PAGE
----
Conceived, developed and made by the Young People of Barbican Guildhall Creative Learning and Boy Blue Entertainment
Barbican Theatre and Dance
Barbican Theatre

Kareem Parkins-Brown (right) Credit: Mark Allan
George Duker (front) Credit: Mark Allan
Kareem Parkins-Brown Credit: Mark Allan
Kieron Rennie Credit: Mark Allan
Nicole Antoine-Annan (centre) Credit: Mark Allan

This is a project that brings together the youth of Barbican Drum Works, Barbican Young Filmmakers, Barbican Young Poets and Future Band and Blue Boy Entertainment’s youth group Da Bratz and older youth company Da Blues. It is a show that explodes on the Barbican stage with an unleashing of talent and feeling.

Though guided and supported by professionals, led by directors Walter Meierjohann and Kenrick Sandy, this is a creation of the participants themselves, their ideas, their concerns, their hopes, expressed in music, poetry, dance and images.

Driven by the beat of dozens of drummers it is a liberating and emotional experience, not least for those on stage, that is movingly honest. It left me welling tears of joy.

It opens from darkness with a single figure in a spotlight spouting poetry in front of the Barbican’s reflective “curtain”. This clearly was not what some of the audience expected and drew a couple of titters. That did not throw Kareen Parkins Brown, if it was he, delivering his own poem “The Dream Dealer”. This poem and others set a pattern for the ambition and accomplishment of the performers.

So grind your crimes
Against reality into a thick
Spliff and smoke until your dream daggers your lungs.
You will cough heavenly concoctions and develop
The munchies for a revolution, until your second
Hand hope encourages others to pick up the habit.

Kareen’s poem is not about dope but about doing, about creativity and, as the stage opens up, there is at first a single dancer, moving to the rhythms of the verse, and then pairs and more and the drummers, and we are into a show in which the poems help shape and articulate what is expressed in the movement and music.

These youngsters know confrontation and violence:

Yeah, this is a serious issue
Knives are now pushed in you, exposing tissue.
Popping and locking now forgotten.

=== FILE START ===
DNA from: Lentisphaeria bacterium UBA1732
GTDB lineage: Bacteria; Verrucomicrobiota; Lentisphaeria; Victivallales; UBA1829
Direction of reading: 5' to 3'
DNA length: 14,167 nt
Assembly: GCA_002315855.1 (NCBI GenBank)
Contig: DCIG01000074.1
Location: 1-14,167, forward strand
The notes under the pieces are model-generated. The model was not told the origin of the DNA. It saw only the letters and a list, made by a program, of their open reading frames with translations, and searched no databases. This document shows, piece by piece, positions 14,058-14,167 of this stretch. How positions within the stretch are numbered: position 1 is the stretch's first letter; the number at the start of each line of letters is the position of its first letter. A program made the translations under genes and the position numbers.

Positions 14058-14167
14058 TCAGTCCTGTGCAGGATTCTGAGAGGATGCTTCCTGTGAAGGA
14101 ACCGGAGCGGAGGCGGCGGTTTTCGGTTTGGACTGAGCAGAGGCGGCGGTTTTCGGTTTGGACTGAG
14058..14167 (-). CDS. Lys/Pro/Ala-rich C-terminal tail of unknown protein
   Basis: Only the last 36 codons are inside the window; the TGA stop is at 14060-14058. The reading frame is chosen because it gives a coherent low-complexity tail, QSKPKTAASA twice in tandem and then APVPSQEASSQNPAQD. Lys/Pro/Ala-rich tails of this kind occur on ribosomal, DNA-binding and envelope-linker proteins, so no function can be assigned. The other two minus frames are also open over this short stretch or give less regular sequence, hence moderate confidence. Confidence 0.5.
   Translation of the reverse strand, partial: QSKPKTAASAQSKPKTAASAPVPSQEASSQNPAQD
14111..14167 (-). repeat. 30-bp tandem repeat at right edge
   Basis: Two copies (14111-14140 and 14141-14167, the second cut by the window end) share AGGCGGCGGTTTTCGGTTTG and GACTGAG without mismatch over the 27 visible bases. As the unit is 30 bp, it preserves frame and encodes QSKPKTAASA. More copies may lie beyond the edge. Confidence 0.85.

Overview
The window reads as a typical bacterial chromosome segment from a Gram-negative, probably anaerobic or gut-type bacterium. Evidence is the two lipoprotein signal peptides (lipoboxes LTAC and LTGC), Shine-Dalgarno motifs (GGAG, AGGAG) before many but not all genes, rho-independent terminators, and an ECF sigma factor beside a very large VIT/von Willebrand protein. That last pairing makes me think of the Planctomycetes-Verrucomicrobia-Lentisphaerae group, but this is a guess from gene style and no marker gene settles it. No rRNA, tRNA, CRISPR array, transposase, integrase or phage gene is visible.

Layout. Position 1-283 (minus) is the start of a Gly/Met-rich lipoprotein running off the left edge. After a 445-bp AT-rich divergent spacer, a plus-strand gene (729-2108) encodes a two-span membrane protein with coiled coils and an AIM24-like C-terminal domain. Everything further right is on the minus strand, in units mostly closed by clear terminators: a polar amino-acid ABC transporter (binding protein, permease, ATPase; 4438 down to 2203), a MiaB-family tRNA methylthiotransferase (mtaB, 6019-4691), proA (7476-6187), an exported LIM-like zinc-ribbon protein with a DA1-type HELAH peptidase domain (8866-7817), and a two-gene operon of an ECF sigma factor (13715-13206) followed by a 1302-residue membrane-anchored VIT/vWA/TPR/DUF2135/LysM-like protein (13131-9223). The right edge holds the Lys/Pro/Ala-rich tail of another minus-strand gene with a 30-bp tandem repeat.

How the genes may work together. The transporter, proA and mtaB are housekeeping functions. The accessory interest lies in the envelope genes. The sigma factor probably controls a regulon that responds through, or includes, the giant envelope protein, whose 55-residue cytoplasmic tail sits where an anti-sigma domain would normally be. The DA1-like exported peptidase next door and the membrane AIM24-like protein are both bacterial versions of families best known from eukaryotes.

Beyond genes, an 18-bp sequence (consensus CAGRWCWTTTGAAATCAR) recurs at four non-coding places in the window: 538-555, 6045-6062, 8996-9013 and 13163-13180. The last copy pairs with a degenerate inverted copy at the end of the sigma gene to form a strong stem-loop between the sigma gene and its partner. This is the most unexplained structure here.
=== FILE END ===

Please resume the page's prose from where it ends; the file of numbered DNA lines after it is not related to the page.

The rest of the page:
It’s all out war
That many are locked in
Borders are defined by postcode.

So goes part of another poem by Kieron Rennie.

There is a sequence on the riots with a montage of video images and a trough of fire, a video confrontation between Harriet Harman and Michael Gove. There is a live speechifying parliamentary sequence with a young woman delivering the government’s statement backed by multiple Cameron-masked figures and there is also a montage of youngsters’ personal riot memories touchingly punctuated by a very young voice repeatedly saying “I don’t remember”. Also on video there is a set of intercut multi-screen interviews of parents talking about their children.

The dancing and drumming are the heartbeat of the evening but this is far from just a street dance show (though that’s terrific) and, unlike some of the talent shows on television, it does not dazzle with lasers and lighting in case the performers can’t generate enough excitement. Here the performers are the centre of everything and they display plenty of talent. Even more impressive is the way that they have been melded together, always interacting. Dancers are matched to poetry, drummers matching dance moves, dancers holding the drums as they are beaten.

It makes an invigorating evening that certainly showcases the work that the Barbican and Guildhall are doing but more importantly makes a show that poses questions at the same time as expressiong hopes and passions and enormous enjoyment.

Reviewer: Howard Loxton

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